• emilyjeasmith

How to Role-Play a Guard in D&D

Updated: Feb 19, 2019

Overview

Guards are part of a defense organization for farming villages, small towns, and established cities. Depending on the size of the city and organization, rules of the land, and the society they protect, the types of guards characters will interact with may vary widely. However, there are some key principles to keep in mind when role-playing guards.


Appearance

Guards are usually seen in their standard uniform, representing the military they serve, causing many guards to look the same. However, uniforms may include special badges, stripes, or medals which identify the rank of the guard member, as well as a crest of the city or a special crest of which family they serve.


Because the guard consists of citizens of the city, guard members are usually composed of common races. However, they may have disproportionate numbers of a specific race or gender, representing possible disparities within the city or discord the characters may encounter later.


When introducing an important guard NPC, be sure to spend extra time describing their facial features, distinguishing marks on their uniforms, or other interesting traits to help characters identify and remember them.


Role-Playing

The most important thing to remember when designing guards is that they are all real people, who happen to work as a guard. Guards have families, children, and friends to return to at the end of the day. Very few of them are willing to die in the line of duty, since being a guard is just a day job for them. Of course, there are always zealots and other extreme devotees within the guard’s ranks.


Personalities between guards vary widely, just like personalities vary between all coworkers. Because of this, some guards may be open to bribes, whereas others may find it morally abhorrent. Some may slack off during work and can be easily encouraged to abandon their posts, whereas others are strictly lawful and will not leave their posts unless ordered to do so by a commanding officer.


When designing a guard, try designing a normal citizen, and then imagine how they would act if they were a guard member. This helps create more varied and dynamic guards, which seem more alive and realistic to characters.


Behavior

Guards can have a varied subset of duties and roles. Some guards may simply guard an outpost, keep watch over a wall, or protect a specific person. As guards move higher in the organization, their roles become more varied, including managerial and ambassadorial duties.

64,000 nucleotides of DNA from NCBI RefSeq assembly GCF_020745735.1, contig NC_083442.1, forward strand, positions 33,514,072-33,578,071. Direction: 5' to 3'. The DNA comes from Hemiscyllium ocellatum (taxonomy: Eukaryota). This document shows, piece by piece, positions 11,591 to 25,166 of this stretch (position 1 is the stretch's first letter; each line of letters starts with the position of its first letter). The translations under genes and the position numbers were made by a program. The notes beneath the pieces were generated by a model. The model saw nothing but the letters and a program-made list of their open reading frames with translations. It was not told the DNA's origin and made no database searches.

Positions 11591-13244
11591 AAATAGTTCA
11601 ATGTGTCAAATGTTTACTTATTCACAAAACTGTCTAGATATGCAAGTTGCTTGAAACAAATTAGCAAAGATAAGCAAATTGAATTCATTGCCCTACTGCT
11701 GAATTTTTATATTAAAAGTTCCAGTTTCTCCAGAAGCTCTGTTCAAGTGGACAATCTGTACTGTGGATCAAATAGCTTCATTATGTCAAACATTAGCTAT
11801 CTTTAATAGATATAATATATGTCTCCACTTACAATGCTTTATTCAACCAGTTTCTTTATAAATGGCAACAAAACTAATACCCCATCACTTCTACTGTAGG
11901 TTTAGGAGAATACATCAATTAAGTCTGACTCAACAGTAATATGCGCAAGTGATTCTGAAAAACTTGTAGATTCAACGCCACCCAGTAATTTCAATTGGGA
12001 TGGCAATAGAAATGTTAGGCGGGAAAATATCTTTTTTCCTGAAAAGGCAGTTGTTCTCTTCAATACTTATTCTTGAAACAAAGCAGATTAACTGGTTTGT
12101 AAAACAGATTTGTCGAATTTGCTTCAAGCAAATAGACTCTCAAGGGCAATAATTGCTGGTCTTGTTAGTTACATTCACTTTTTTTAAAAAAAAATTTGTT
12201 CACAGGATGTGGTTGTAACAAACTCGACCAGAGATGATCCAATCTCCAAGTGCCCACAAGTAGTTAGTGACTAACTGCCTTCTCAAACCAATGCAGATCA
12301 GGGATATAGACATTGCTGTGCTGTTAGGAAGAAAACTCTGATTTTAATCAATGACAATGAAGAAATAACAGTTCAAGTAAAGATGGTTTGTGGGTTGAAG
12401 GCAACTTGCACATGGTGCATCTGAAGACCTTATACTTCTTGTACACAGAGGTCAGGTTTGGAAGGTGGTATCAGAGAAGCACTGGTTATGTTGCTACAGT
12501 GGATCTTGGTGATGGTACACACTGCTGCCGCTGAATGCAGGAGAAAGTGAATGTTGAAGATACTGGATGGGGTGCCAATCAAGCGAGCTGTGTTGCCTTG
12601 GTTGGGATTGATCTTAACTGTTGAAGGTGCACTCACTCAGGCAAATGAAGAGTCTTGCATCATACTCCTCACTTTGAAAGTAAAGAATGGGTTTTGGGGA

There may also exist various factions within the guards who are loyal to different nobles, leaders, or commanders. Spies, or guards who are paid for information, can also exist in larger cities. Even though a guard may seem to have a single unified cause, there are many potential allies, enemies, pitfalls, and plot hooks which may exist within a large and diverse city guard.


Combat

Guards focus primarily on following orders from higher-ups and following the rule of law. When in combat, they focus on disarming and arresting combatants, always choosing non-lethal force when applicable. Depending on the individual’s personality, guards may follow orders to the death or may choose to flee insurmountable foes. When fighting in a city, where reinforcements are available, a guard may use an action to ring a bell or otherwise signal for reinforcements.


While most guards are standard melee combatants, city guards frequently include or work alongside other organizations which consist of mages who work to reinforce laws. For example, the Brotherhood of the Cloak in Mulmaster is an organization consisting of all mages in the city, which regularly works alongside the guard to help enforce laws, protect citizens, and assist in investigations. Other cities, such as Waterdeep, include mages in their regular guard ranks.


Guard NPC Ideas

Example guard NPCs may include two partners, one of which is a dwarf who is rough around the edges (a “bad cop”) and another who is a human that is kind and understanding (a “good cop”). They’ve worked together for a dozen years and developed an effective strategy to interrogate suspects.


A guard captain may be a young elf who rose quickly through the ranks after mastering his courses at the Guard Academy but lacks the real-world experience to deal with his subordinates and uncooperative inmates. He actively seeks the input and guidance of adventurers, and can be easily swayed to perform actions that seem logical “for the greater good.”


Have you ever played a memorable Guard? Tell us about it in the comments below!

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